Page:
“Lucerne?” said the man from Zurich sitting next to me on the plane. “Certainly the most beautiful city in Switzerland,” he assured me, based on its abundant culture, history and of course, stunning scenery.
An hour later, his view became reality. Just by walking out of the grand station, visitors can see the splendour of a clean turquoise lake, a historic wooden bridge, the tower of an old church, and all encircled by glistening mountains.
William Turner, arguably the world’s best watercolourist, thought so too. He visited Switzerland six times between 1841 and 1844 and set many of his landscapes here, loving the local interplay of light and weather conditions.
To honour Turner’s importance, not only to Lucerne but to Switzerland as a whole, 100 of his works have gone on display until 13 October at the famous Kunstmuseum, which is also, coincidentally, celebrating its 200th birthday this year.
“The region owes a lot to Turner for putting Switzerland on the map,” curator Fanni Fetzer tells me. “He made what was then a very poor country suddenly more prosperous.”
Turner certainly led the way to a change in attitude. The Alps were no longer just an impediment on the way to Italy and the south, but a destination in themselves, with British tourists among the first to enjoy hiking in the mountains in this part
of German-speaking central Switzerland.
Even Queen Victoria came to take her holidays here while grieving for Albert. She stayed at least four weeks in Lucerne, finding solace in the lakes and mountains.
A strong contender for the best place to stay today is the 5-star Grand Hotel-National, perched by the side of the water. Its heritage speaks for itself; the founder was César Ritz, famous around the world as a synonym for premier hospitality and he was later joined by Auguste Escoffier, the originator of Grande Cuisine.
The 41 bedrooms are elegant, the service second to none, and the outside terrace a good place to drink in the stunning views over the lake.
Lucerne is a compact city, although it does extend over both sides of the River Reuss, linked by the diagonal Kapellbrücke built in 1365 as part of Lucerne’s fortifications and the oldest wooden covered bridge in Europe. There is a thrill in walking through its entire 672ft span and viewing the interior paintings, which date back to the 17th century.
Another popular attraction is the portrayal of a mortally wounded lion commemorating the Swiss guards of Louis XVI, who were massacred in 1792 during the French Revolution and also gives a nod to mercenary soldiers who had an impact on the economic development of Switzerland.
The facial expression of the dying lion is exquisitely poignant. Mark Twain famously described it “as the saddest and most moving piece of rock in the world”.
Not far from the centre of town is the synagogue founded in 1912 in what was then the Jewish district of the city. The three-storey building is opulent and well-kept and there are even two flats available for visitors from overseas. In 2016, a small yeshiva was set up here and students from Israel and other parts of Europe assure there is daily minyan.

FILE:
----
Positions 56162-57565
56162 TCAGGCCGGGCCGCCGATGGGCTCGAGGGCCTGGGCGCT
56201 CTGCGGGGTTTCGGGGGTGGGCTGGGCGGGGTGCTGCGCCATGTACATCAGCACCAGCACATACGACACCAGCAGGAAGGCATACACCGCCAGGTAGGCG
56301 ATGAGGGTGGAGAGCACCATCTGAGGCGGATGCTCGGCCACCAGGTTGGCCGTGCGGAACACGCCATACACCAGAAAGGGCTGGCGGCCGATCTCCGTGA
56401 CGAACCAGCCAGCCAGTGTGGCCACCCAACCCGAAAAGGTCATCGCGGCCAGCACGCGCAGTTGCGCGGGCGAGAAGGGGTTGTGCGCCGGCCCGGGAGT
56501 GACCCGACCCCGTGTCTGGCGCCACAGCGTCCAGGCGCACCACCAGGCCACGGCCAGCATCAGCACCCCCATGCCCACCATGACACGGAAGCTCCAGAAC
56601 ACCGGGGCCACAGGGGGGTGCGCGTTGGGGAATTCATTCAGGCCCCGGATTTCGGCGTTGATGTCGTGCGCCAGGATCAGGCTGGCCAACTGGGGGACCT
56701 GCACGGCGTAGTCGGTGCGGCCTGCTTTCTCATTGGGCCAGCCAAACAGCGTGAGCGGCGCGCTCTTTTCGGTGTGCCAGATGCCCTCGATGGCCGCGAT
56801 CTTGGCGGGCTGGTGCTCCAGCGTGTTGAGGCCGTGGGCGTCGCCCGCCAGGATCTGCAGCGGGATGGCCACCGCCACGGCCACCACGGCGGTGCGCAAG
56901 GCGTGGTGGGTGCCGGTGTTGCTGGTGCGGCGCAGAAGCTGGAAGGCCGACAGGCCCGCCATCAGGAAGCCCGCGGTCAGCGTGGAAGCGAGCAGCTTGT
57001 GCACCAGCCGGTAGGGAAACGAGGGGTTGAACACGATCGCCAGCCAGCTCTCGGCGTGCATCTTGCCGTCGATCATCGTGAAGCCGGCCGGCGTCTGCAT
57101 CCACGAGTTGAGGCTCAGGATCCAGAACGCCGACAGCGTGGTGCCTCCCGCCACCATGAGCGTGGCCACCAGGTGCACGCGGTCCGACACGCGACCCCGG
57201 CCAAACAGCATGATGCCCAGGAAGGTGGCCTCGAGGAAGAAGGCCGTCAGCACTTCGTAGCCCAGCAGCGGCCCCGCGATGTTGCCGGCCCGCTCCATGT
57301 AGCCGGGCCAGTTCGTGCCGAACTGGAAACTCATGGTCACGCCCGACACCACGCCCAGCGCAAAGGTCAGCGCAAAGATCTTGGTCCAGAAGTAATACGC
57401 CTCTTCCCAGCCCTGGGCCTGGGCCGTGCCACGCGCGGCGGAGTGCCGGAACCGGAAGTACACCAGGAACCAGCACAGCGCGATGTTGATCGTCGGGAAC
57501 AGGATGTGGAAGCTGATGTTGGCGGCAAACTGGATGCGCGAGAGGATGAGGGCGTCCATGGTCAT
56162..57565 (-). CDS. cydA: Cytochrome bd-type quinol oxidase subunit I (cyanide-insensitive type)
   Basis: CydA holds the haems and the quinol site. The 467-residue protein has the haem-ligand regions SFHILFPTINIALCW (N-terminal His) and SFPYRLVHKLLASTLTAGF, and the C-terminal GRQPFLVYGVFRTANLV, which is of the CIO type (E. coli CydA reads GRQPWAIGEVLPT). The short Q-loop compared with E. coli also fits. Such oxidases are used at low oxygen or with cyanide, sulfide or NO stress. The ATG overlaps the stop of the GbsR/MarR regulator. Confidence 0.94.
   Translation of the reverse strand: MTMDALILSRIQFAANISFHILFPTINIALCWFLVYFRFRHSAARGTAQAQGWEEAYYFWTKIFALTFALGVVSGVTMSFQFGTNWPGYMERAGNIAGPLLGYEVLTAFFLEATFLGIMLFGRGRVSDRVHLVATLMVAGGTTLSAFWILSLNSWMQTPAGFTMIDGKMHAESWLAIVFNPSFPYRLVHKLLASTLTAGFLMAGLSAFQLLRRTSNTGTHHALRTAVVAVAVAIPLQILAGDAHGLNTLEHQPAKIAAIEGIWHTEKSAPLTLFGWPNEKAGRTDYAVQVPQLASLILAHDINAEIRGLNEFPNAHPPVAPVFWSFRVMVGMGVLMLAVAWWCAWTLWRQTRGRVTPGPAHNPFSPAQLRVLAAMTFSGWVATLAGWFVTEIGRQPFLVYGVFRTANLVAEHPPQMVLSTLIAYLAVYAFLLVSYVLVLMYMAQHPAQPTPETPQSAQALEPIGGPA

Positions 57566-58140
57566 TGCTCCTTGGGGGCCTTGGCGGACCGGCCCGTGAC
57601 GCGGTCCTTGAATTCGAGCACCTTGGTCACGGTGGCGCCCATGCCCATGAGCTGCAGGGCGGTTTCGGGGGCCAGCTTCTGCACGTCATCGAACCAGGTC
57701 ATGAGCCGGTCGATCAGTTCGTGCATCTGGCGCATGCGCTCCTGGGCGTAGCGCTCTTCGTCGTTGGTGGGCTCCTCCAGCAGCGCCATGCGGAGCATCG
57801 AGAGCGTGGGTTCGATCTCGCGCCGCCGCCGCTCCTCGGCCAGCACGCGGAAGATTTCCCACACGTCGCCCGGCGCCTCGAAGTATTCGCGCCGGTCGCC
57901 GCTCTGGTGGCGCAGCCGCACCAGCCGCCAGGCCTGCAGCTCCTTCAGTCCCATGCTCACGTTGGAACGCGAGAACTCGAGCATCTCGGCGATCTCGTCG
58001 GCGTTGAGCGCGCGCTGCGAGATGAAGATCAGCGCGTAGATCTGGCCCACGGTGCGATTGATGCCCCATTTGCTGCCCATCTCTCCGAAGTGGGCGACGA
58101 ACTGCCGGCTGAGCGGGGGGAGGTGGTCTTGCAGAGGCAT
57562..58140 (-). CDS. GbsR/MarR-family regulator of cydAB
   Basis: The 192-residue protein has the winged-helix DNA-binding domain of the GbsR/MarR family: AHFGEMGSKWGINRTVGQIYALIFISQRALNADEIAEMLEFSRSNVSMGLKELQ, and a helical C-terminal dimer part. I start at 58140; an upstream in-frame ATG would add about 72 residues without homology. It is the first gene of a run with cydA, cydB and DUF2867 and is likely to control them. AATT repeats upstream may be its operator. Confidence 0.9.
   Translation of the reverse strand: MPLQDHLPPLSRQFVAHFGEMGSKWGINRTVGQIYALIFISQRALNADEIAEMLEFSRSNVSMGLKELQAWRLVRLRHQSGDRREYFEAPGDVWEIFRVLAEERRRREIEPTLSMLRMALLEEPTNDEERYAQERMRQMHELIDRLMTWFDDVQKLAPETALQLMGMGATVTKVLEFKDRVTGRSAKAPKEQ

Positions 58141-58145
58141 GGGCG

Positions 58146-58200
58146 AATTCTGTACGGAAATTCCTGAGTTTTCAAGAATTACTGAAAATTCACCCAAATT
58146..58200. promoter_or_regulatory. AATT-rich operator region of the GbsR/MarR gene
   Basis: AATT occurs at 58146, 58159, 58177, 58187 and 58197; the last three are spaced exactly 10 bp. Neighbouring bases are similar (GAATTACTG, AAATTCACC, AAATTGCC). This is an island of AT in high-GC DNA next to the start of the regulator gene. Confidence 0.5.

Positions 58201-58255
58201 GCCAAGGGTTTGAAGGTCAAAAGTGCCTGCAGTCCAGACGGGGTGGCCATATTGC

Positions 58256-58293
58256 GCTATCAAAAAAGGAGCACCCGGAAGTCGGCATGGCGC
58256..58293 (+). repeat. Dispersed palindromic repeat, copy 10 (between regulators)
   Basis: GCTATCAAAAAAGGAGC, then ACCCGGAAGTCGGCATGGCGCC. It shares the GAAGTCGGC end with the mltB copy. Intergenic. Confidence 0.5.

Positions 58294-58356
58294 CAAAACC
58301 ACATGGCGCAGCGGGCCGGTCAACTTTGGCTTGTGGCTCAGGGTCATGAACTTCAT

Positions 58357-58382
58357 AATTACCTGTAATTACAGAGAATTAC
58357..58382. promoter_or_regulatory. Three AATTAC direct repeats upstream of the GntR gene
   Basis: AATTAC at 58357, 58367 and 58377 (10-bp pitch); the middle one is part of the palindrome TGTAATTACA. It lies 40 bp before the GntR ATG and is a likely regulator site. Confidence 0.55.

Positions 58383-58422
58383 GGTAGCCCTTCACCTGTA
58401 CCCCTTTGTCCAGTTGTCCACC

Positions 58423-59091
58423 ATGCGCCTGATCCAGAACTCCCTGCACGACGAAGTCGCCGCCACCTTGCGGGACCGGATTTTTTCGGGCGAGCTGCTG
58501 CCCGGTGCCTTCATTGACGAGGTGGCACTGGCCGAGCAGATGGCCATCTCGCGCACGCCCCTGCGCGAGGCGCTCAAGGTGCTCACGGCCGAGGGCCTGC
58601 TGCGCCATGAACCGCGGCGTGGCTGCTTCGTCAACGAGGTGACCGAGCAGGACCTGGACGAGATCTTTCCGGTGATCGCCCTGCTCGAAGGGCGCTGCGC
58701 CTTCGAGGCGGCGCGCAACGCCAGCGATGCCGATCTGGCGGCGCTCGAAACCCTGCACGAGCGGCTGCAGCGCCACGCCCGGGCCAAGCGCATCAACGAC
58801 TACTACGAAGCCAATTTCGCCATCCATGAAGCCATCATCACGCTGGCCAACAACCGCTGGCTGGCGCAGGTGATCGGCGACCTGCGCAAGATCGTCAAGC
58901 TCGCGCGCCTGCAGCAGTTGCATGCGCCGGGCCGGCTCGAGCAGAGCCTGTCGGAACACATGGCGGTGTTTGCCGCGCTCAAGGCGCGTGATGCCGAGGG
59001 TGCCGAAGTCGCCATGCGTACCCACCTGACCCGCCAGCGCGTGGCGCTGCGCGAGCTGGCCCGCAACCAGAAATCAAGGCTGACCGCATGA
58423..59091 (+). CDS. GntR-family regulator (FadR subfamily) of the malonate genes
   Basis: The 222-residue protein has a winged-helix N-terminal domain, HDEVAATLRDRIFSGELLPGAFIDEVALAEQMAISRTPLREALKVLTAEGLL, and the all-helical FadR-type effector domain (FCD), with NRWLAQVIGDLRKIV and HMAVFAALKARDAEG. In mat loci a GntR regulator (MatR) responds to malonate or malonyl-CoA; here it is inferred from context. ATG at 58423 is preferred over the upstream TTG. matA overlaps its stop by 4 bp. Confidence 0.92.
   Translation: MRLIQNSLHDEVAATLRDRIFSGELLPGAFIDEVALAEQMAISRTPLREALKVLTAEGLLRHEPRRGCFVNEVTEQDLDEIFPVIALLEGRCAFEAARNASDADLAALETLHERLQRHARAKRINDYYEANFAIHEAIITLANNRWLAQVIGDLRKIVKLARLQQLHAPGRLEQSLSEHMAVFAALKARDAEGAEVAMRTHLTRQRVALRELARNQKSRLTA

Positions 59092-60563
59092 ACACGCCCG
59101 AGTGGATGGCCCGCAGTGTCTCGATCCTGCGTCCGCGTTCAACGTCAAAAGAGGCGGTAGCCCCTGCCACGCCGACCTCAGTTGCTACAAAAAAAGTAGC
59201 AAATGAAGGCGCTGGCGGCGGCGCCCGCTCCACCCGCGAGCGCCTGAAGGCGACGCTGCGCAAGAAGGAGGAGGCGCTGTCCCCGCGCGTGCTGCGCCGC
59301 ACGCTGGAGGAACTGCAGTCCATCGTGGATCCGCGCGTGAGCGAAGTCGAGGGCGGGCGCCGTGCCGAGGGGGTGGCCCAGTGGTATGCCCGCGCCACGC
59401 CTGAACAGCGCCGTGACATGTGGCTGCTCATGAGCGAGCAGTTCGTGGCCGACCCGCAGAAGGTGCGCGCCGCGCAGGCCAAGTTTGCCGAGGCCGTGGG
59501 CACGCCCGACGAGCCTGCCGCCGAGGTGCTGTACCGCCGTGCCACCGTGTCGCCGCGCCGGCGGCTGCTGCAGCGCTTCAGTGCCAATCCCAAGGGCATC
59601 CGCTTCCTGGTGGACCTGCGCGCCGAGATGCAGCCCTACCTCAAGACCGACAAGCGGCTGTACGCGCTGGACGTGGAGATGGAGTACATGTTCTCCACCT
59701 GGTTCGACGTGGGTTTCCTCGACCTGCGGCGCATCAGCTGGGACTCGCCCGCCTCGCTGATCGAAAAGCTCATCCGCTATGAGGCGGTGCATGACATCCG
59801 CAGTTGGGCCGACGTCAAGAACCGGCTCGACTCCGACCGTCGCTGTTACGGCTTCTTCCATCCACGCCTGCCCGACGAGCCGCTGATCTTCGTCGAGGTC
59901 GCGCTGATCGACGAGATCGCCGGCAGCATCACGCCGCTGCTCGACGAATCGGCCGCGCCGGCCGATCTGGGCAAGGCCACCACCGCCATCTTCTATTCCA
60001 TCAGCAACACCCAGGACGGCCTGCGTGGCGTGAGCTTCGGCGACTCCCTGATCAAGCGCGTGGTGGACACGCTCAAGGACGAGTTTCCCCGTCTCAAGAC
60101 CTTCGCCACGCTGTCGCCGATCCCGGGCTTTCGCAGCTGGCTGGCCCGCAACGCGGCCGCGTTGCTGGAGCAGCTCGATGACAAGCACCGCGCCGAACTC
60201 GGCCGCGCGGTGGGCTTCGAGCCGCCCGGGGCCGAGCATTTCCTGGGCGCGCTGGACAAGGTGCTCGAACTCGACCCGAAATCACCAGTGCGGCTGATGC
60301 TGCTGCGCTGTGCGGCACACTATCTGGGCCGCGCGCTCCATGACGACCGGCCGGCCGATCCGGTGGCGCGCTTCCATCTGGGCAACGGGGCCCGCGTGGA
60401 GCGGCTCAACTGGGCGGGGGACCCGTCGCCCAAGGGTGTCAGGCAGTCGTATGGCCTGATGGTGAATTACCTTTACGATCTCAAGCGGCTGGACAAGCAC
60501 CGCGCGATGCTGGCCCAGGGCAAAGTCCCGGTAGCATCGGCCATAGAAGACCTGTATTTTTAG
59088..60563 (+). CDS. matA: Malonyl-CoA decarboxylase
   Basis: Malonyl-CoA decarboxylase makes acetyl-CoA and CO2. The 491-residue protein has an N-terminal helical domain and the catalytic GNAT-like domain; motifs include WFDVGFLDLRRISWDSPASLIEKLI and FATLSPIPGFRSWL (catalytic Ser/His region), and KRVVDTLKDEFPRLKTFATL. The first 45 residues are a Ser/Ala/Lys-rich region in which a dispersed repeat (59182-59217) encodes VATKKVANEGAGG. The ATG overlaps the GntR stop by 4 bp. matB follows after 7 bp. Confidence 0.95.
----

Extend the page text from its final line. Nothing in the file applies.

A wonderful outing from the city is to take one of the nostalgic paddle steamers that cross the lake to Vitznau and then board the cogwheel railway, completed in 1871, that runs nearly to the top of Mount Rigi.
There are a number of stops on the way up, small communities whose only link is this small train. The Panorama from the top has to be one of the best Alpine experiences, with Lake Lucerne in the foreground, as well as Lake Zug and Lake Lauerz, and horizons stretching as far the Eigar and the Jungfray.
Interestingly, a Turner enthusiast tells me that although the artist sketched and painted the Riga Mountain at many different times of the day, he thought it unnecessary to actually ascend the mountain himself.
It obviously paid off, as his famous watercolour, Blue Rigi, is currently valued at more than £6million!
Elsewhere, a fabulous private gallery in Lucerne, called the Rosengart Collection, comprises works acquired by Jewish art dealer Siegfried Rosengart and his daughter Angela, who befriended many artists of the time.
In 1992, Angela set up the Rosengart Foundation to maintain the collection and make it accessible to the public on a permanent basis.
The fabulous paintings include Paul Klee, Cézanne, Chagall and Matisse, although Picasso features the most. Angela met Picasso when she was just 17 and he painted
her five times. She also met Braque, Chagall, Miro and Matisse.
She never lends out any of these pictures and they can only be viewed here. Apart from the magnificent pictures in the collection, also on display is a beautiful artist’s palette.
Angela, now an elegant lady in her eighties, tells me that Chagall was musing whether one of his paintings was finished or not, and asked her father’s opinion.
Siegfried replied that it was perfect as it was – and continuing might not be a good idea.
Apparently Chagall was so pleased with this advice that he signed his palette there and then and presented it to his friend.
Lucy’s Travel Tips
Lucy stayed at Grand Hotel-National (www.grandhotel-national.com), where rates start from £392 per night for a double room. She flew with Swiss International Airlines (www.swiss.com/ch/en), direct from London to Zurich. For more information about Lucerne’s Jewish community, visit http://jgluzern.ch and for details about visiting Switzerland, see www.MySwitzerland.com